Of course, the “bank” contract worker might think that, if they give their time freely now, to re-cast a module and make it work much better, gain improved student feedback and so forth, that a proper contract might be offered them by a grateful employer in the future. Personal experience suggests this is an illusion for, while the platitudes of the vice-chancellors regarding the importance of quality teaching are generally repeated, with greater or lesser actual conviction, by ordinary staff, in practice the over-riding aim tends to be merely ensuring that sufficient modules run to keep the students happy. Thus, relatively long-standing “zero hours” tutors have little or no bargaining power; if they are unhappy with being asked to deliver (and improve) the same modules repeatedly with no chance of an improved contract, there are always plenty more people, fresh from doing their PhDs and desperate for some teaching experience, who can (and will) replace them. In all cases, “bank” contract tutors are not paid to develop new modules to teach; that, too, is expected to  be voluntary work, as far as the university is concerned.

There is a related fourth aspect of the “bank” contract worker’s plight. As they are paid only to prepare and deliver certain specific hours, there is no incentive to be around a department apart from when actually delivering ‘contact’ hours (in class with the students). Those who need to do other jobs to make ends meet at the time when they are not scheduled to teach cannot come into their departments unpaid even if they wanted to. This means the “bank” contract worker is ordinarily left isolated from their fellow workers, making it difficult to find out who is on similar terms to themselves and, indeed, not really knowing who most of their colleagues actually are. This anonymity can sometimes be useful; in the recent round of UCU strikes I had no pay deducted even though I supported all strikes as I had not been asked if I was striking by the head of department. Even though I was leading a module, my profile was so low that I had simply gone unnoticed.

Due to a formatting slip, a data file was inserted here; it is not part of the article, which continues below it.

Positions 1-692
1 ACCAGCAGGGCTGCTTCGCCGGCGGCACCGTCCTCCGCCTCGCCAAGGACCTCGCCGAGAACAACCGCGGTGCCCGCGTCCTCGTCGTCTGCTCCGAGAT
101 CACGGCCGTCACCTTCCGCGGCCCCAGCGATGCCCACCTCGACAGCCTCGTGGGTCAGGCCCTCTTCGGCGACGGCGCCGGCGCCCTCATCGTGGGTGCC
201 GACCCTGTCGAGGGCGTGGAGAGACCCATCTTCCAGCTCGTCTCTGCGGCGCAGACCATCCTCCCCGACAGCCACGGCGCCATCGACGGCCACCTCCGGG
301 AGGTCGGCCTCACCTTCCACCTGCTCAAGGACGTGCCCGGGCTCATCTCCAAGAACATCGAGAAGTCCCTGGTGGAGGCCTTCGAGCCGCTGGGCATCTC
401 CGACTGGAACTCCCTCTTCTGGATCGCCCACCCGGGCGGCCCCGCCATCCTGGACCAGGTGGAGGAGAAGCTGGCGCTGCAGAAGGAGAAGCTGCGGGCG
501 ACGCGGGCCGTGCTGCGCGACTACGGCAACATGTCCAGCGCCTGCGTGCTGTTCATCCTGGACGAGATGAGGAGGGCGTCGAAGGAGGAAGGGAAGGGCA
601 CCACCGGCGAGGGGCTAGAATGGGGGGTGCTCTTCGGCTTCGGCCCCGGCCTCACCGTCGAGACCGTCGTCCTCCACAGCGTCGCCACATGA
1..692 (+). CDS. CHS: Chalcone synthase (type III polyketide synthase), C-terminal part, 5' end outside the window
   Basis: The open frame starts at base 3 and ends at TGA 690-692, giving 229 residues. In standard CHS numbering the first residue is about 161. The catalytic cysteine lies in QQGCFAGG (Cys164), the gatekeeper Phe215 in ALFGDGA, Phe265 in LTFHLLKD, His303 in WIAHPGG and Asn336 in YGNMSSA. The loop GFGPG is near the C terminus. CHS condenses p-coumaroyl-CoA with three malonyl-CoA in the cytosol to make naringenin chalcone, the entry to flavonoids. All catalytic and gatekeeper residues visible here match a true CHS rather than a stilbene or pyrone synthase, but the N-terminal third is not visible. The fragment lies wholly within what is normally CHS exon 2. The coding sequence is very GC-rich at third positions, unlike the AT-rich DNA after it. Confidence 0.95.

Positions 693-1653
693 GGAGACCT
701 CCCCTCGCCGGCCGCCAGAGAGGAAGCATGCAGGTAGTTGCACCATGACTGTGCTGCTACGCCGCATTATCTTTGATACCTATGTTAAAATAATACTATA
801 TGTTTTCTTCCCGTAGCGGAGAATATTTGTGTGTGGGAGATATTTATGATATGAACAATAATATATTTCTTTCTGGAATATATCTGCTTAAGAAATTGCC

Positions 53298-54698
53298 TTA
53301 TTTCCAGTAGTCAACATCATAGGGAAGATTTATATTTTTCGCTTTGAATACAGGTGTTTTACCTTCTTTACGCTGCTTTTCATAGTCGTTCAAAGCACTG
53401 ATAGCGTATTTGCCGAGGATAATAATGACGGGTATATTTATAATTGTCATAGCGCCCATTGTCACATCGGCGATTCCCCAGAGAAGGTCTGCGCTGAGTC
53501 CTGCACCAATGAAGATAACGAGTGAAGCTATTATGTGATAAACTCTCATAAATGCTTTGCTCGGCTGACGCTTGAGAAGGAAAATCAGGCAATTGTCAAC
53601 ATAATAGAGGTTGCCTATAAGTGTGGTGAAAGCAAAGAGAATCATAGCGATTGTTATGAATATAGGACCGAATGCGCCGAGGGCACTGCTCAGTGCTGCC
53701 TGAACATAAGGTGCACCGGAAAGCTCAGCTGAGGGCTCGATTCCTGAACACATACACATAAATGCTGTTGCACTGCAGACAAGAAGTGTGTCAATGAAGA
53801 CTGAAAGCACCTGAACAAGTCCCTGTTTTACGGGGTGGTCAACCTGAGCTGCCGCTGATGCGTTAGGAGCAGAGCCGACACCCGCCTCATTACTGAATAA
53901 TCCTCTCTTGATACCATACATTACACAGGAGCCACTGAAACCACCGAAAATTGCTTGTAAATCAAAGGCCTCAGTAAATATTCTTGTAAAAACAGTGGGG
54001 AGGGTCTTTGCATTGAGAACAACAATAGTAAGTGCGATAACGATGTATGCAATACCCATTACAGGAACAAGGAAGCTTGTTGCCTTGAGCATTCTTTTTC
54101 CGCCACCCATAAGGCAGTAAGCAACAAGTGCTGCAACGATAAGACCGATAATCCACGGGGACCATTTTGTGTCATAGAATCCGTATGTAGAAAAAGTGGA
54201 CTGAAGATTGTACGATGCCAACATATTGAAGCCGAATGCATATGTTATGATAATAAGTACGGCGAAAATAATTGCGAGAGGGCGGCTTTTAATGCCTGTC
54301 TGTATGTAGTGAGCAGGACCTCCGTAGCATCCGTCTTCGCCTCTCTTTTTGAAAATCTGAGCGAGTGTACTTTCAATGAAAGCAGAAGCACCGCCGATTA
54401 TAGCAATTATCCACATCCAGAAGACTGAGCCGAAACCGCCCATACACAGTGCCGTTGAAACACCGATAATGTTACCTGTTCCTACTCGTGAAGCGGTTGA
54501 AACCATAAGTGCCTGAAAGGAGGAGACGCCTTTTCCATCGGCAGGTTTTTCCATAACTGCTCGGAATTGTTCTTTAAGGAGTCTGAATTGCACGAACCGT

Of course, if you’re hoping to make a good impression through your teaching with the aim of securing a better contract, this kind of anonymity has its problems. That I was not noticed was just as well in my case as my UCU branch had no provision in place for providing strike pay for “bank” contract workers. Theoretically, the “bank” contract worker stands to lose a lot more, proportionately, if a strike falls on a day when they were timetabled to deliver teaching. But this isolation and invisibility necessarily makes the “bank” tutor a usually more compliant worker, rendered highly unlikely to act against possible bullying or harassment for fear of losing their very precarious hold on any kind of work in the sector at all. In short, raised above the parapet, a “bank” worker’s head is particularly easy to shoot. They do not need to be sacked; they are simply offered no more work.

In terms of relations with the students, “bank” contract workers tend to get the teaching no one else in a department wants; so they get offered, for example, the same “pack ‘em in” mass first year modules (and, in my department, the strangely despised ‘research methods’ modules…). While they might, if they are diligent, be able to develop a good working rapport with their students over the year, “bank” tutors very rarely get the chance to continue this working relationship, as they are again offered the same first year modules the following year. When asked by a keen first year who has evidently enjoyed the teaching delivered them at a knock-down price “what might you be teaching next year…?”, the “bank” contract tutor can only answer honestly; “I haven't the faintest idea, but probably this module again…”